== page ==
No rest for the elected! The Presiding Officer and deputes are chosen this Wednesday and the jockeying for position has already started. Malc at Better Nation has blogged his thoughts – and I added mine on why it has to be anyone but Tavish.
But actually my criteria are narrower than that. For I want to see a woman elected as Presiding Officer. Why? Because this will be our fourth Presiding Officer and there hasn’t been a woman in the post yet.
Isn’t that enough?!
We have improved the gender balance in our Parliament (more on this in a future post) so let us show how far we have progressed and have a female Presiding Officer. It will send out a clear and welcome signal about the status of women in our Parliament and elsewhere in our society. In fact, let’s go further and elect women to all three PO posts.
So who could do the job/jobs?
Presiding Officer is a strange mix of convenor, keeper of rules and the public face of the Parliament. Alex Fergusson, perhaps by necessity of it being a minority government and every vote potentially being on a knife-edge, was much more the convenor type of Presiding Officer. George Reid used his time in office to promote Holyrood on a wider stage: practically every week Holyrood had visitors from Parliaments and jurisdictions around the globe.
Ideally, we want someone who can do all these things. It also, in the burdz humble opinion, has to be someone who can reach across the party divide.
Over the years, the PO posts have been carved up across the parties. The only big party not to have had a turn is Labour. So *buggin’s turn* then? Hmmm. Fortunately they do have one or two very good potential women candidates. Patricia Ferguson has already served competently as a depute, Sarah Boyack has enough experience to do it but has become over the years, more tribal and less of a consensual player. Jackie Baillie? Possibly but she might well have her sights on the poisoned chalice that is the Labour leadership.
It would be great for Margo to do it – she has obvious star appeal and would still be able to follow her much-needed idiosyncratic path, but only if she has the energy. It is great she is back, and Presiding Officer would be a fine finale to her political career, but if she were to do it, we’d need two strong and supportive Depute Presiding Officers in place. Not impossible.
The Lib Dems only have one female MSP, Alison McInnes, and I don’t think she is the right woman for this job. Alison Johnstone, forming one half of the perfectly balanced Scottish Greens has only just arrived and is also a councillor until 2012, so a major role like this would be beyond her for the moment.
Folk on Twitter last night were suggesting Annabel Goldie but please, no. As with Tavish, why should one of the biggest rewards in politics go to a failed party leader looking for another stage on which to er, fail? Scotland’s Parliament is too important to have a pantomime dame leading proceedings, frankly. Amongst the other Conservative women MSPs, perhaps only Margaret Mitchell or Nanette Milne might have a tentative claim but again, would be more suited to a Depute role.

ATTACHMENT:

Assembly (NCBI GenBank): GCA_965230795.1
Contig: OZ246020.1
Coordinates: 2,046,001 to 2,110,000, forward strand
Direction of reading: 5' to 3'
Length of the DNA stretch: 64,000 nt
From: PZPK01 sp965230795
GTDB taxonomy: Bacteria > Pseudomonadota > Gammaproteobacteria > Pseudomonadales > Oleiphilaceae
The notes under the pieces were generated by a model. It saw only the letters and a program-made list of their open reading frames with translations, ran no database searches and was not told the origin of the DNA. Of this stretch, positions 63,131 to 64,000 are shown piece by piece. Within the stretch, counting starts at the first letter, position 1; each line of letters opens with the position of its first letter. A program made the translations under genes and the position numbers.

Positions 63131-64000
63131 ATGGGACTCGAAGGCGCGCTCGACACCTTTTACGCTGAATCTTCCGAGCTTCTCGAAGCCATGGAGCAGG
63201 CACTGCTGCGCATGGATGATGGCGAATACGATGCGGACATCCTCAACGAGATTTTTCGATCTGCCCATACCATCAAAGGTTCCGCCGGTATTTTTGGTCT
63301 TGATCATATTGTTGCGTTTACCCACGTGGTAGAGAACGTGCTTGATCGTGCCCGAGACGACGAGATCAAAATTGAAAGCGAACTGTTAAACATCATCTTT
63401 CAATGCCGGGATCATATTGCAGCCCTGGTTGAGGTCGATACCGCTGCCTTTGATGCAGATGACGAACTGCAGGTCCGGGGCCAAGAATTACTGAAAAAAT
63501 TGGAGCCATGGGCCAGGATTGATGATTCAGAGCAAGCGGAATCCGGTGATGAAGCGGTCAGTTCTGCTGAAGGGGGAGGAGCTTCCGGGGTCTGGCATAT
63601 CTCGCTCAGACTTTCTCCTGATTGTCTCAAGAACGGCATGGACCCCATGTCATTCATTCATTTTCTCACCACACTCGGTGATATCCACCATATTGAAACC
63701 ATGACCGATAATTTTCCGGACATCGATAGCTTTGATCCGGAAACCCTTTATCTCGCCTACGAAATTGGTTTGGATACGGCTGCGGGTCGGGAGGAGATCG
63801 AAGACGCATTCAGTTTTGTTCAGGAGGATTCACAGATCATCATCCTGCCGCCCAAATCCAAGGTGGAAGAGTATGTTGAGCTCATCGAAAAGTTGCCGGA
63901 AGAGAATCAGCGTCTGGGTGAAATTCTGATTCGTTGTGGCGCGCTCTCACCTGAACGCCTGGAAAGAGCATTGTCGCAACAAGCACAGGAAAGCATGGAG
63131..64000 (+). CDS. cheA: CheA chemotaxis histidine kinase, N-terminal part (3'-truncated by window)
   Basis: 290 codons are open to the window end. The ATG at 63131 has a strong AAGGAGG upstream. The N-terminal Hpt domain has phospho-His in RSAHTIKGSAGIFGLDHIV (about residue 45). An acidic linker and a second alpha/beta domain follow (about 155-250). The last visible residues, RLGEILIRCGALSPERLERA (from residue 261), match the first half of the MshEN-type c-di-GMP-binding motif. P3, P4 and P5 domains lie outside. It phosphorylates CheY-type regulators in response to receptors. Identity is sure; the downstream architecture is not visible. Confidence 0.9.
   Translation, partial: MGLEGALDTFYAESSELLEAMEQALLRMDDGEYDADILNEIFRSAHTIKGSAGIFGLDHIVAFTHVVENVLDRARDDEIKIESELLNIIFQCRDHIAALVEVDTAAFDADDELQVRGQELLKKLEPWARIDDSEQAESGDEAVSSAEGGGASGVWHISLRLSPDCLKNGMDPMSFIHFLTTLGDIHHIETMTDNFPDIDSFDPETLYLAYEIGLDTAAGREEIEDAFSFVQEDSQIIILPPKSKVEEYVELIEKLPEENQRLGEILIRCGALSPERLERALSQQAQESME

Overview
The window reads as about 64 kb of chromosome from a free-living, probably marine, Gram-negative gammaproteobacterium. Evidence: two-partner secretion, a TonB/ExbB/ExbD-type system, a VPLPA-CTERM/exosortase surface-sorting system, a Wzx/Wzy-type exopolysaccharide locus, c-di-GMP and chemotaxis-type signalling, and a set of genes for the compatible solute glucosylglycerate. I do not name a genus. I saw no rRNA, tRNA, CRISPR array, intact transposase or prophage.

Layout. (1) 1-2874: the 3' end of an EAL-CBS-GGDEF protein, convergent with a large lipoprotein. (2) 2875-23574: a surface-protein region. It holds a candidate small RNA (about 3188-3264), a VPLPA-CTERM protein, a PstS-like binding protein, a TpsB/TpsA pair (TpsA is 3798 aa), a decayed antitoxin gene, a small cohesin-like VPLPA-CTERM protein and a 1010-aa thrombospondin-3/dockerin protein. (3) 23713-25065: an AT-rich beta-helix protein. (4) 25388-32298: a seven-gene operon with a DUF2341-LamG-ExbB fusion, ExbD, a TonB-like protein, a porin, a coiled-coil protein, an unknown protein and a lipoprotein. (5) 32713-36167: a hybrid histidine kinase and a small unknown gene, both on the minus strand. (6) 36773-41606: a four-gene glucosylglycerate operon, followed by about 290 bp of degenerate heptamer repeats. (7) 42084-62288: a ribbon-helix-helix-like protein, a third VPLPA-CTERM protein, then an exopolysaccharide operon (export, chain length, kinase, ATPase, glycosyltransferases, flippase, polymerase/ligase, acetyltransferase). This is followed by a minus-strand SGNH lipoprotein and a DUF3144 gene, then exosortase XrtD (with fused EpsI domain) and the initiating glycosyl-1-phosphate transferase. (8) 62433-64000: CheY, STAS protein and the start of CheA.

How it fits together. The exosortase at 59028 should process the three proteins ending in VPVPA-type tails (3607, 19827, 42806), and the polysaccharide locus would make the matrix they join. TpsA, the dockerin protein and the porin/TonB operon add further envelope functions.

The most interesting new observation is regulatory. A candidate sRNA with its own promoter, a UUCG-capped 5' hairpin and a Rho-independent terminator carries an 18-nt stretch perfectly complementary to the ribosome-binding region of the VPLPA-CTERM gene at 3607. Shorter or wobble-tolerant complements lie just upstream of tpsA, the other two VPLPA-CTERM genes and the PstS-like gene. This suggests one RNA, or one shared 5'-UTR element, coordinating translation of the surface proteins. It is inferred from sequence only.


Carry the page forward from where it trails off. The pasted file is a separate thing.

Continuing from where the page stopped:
And that leaves the Nats. With 69 members to choose from, there are certainly plenty of potential contenders but do we really want a Presiding Officer from the SNP? Mebbes aye, mebbes naw. It clearly would have its attractions for the government, particularly as it needs someone who will negotiate willingly with Westminster to smooth out the legal ruffles in the Scotland Act currently prohibiting the Scottish Parliament calling a referendum on independence, or indeed, anything.
Those who fear a lack of scrutiny by the Parliament of the Scottish Government’s legislation and programme are right to warn of potential risks. Just as the Parliament’s procedures were not designed to accommodate or support minority government, neither are they fit for the purpose of scrutinising or holding to account a majority one. But hey, we’re staying positive in this new Scotland. And Salmond made a wonderful victory speech in which he acknowledged concerns, by promising to seek to win hearts and minds and at least made overtures about being inclusive. Let’s take it all at face value. At least this weekend!
So whom from the SNP ranks? Plenty of women to choose from. Maureen Watt would be great but the burd thinks she was a fall guy and victim of spin last time round and deserves a second shot at a Ministerial role. Linda Fabiani too would be good, with her strong international credentials and her ability to reach across the parties. Christine Grahame has been mentioned but while she has done a fine job convening the health committee, this role might be just too big. In any event, all three of these MSPs have just won constituencies: their focus should be on securing their toehold to ensure re-election in five years’ time.
Nope, in the burdz view, there is only one real contender (if she wants it of course). Roseanna Cunningham. One of the finest politicians, male or female, of our era, Roseanna was an excellent committee convenor, has been a highly competent Minister, is able to reach across the parties, and has the necessary gravitas and chutzpah to carry it off. She would also bring some much needed style, savvy and glamour to the role. And one very important criterion – no one scares Roseanna, not even Alex Salmond. She would be firm but fair. Her respect and commitment to Scotland’s Parliament and the journey she wants her country to complete would enable her to resist any temptation to give way to the Government. Roseanna’s eyes would always be fixed firmly on the bigger prize and she would define her approach to the office accordingly.
In fact, when you think about it, she is the obvious, fabulous choice. Roseanna Cunningham for Presiding Officer and Patricia Ferguson and Nanette Milne as her deputes. What a fine triumvirate they would be.
Glad that’s sorted.